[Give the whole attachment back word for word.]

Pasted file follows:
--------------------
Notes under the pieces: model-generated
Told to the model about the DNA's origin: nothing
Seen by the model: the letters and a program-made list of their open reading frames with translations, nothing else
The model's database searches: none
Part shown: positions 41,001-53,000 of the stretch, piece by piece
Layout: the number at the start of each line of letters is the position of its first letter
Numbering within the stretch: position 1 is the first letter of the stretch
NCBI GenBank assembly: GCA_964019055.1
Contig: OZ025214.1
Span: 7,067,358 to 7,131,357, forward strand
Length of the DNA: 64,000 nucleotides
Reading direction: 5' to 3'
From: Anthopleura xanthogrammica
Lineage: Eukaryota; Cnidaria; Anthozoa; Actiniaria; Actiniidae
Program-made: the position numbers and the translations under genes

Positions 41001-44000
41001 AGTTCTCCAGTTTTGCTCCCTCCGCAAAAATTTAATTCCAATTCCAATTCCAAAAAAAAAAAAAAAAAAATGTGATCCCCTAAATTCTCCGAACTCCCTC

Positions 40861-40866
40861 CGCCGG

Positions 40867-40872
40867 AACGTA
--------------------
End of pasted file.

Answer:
Notes under the pieces: model-generated
Told to the model about the DNA's origin: nothing
Seen by the model: the letters and a program-made list of their open reading frames with translations, nothing else
The model's database searches: none
Part shown: positions 41,001-53,000 of the stretch, piece by piece
Layout: the number at the start of each line of letters is the position of its first letter
Numbering within the stretch: position 1 is the first letter of the stretch
NCBI GenBank assembly: GCA_964019055.1
Contig: OZ025214.1
Span: 7,067,358 to 7,131,357, forward strand
Length of the DNA: 64,000 nucleotides
Reading direction: 5' to 3'
From: Anthopleura xanthogrammica
Lineage: Eukaryota; Cnidaria; Anthozoa; Actiniaria; Actiniidae
Program-made: the position numbers and the translations under genes

Positions 41001-44000
41001 AGTTCTCCAGTTTTGCTCCCTCCGCAAAAATTTAATTCCAATTCCAATTCCAAAAAAAAAAAAAAAAAAATGTGATCCCCTAAATTCTCCGAACTCCCTC

Positions 40861-40866
40861 CGCCGG

Positions 40867-40872
40867 AACGTA